The answer to HIV/AIDS in India will come from increased public awareness and education, yes – but I have no doubt that the ultimate solution will be a product of the revolution in the life sciences – from AIDS vaccine research like the promising research that is being conducted even now by AIIMS researchers and others at institutions around India.

HIV/AIDS is just one example – the most glaring one, perhaps – of how globalization and the revolution in the life sciences is having a profound effect on the lives of millions of ordinary Indians. Whether India can embrace these trends and use them to its advantage – or whether these trends overwhelm India – will have more to do with India’s success in the 21st century than any other single factor.

Social Development and Human Development

The second general observation I want to make is based far more on my experience in Washington than on the experience I have had the chance to have as president of Harvard.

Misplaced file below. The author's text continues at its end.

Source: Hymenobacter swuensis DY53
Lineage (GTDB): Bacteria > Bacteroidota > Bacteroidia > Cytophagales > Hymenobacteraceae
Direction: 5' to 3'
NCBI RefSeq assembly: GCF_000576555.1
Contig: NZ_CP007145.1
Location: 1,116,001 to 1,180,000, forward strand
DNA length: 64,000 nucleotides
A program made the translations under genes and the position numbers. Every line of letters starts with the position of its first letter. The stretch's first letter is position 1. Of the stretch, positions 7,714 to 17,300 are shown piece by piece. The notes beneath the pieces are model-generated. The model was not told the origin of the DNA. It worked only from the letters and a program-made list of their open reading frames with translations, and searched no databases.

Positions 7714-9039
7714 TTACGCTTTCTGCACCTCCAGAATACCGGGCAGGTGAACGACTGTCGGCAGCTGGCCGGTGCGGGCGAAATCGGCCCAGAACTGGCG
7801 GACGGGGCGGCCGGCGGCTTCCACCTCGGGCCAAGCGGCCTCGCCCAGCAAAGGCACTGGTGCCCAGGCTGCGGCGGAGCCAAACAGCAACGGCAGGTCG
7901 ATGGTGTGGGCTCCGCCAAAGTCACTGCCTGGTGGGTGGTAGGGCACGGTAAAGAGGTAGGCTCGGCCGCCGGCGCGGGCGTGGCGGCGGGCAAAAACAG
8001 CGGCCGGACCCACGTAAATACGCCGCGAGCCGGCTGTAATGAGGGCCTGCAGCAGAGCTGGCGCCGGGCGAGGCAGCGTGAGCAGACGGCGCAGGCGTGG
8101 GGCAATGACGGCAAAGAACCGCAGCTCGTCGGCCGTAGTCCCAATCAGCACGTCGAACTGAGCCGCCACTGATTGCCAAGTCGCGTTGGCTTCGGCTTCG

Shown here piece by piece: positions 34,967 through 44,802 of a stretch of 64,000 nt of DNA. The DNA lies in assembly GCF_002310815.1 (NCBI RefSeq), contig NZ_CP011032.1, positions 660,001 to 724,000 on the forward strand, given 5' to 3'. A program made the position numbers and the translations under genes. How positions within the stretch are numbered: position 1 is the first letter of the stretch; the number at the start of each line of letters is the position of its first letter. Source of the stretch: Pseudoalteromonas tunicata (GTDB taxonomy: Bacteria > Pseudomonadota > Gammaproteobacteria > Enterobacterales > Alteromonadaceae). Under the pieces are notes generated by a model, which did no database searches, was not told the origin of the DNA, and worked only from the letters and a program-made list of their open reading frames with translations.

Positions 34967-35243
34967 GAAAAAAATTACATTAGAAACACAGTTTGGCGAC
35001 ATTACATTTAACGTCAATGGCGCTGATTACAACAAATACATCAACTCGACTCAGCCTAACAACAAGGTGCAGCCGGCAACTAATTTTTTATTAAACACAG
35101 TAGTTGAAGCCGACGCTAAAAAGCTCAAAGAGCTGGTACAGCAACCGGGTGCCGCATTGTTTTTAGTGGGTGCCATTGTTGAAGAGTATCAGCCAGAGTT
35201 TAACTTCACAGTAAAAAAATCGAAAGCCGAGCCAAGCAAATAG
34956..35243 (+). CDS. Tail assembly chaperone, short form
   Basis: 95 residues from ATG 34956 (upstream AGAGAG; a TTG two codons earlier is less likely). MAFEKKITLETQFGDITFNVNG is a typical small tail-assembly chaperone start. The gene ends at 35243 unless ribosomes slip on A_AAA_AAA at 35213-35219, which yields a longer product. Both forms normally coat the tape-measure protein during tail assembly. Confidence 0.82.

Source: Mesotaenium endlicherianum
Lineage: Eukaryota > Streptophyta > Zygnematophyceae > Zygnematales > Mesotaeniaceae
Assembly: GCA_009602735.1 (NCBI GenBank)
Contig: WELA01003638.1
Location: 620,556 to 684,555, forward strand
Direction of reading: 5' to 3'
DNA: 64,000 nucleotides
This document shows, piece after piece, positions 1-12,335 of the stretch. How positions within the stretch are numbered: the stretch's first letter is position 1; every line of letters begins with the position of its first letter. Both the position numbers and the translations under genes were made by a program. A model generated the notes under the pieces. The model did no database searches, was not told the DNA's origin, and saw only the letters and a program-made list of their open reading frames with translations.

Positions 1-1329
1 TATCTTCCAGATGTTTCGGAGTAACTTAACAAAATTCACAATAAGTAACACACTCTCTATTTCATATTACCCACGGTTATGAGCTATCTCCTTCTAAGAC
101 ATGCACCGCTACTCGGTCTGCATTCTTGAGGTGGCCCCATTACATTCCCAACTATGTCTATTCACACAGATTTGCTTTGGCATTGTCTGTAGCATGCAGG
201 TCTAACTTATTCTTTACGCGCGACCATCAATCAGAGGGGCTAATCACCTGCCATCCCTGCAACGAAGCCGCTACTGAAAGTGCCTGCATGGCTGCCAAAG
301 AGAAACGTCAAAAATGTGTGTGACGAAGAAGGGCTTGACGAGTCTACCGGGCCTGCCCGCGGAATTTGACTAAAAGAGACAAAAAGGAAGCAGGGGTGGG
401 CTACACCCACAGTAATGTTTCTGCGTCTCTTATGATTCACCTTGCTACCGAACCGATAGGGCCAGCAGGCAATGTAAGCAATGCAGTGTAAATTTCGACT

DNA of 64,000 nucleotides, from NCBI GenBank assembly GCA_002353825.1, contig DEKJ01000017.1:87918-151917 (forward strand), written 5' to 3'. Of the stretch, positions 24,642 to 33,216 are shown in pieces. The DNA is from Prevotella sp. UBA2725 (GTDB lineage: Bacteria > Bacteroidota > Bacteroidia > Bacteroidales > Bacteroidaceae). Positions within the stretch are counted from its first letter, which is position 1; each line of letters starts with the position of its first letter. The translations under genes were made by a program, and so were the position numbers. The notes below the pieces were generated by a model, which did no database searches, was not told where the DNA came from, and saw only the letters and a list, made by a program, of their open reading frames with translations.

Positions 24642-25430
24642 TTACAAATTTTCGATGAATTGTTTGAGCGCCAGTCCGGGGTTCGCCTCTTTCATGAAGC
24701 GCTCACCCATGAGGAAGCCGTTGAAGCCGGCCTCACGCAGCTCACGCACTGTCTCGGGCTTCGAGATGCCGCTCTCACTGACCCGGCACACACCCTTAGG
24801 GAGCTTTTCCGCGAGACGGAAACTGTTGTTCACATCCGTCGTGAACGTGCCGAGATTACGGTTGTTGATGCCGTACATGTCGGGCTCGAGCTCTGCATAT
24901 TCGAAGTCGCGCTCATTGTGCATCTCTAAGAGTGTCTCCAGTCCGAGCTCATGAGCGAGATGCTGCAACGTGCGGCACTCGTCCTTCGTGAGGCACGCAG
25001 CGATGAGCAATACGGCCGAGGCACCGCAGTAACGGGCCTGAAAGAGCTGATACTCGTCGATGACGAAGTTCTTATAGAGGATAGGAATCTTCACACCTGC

The observation is that social development and economic development are inextricably intertwined and need to be thought of together. Investing in health is just as important economically as investing in schools, roads, and telecommunications.

The importance of this interrelationship is the reason why when I was at the World Bank we chose to devote the 1993 World Development Report to the question of investing in health. Bill Gates has said that it was this report that sparked his interest in issues of global health. When he read it, “Every page screamed out that human life was not being as valued in the world at large as it should be.” Among our conclusions was that 11 million children each year were dying from entirely preventable causes.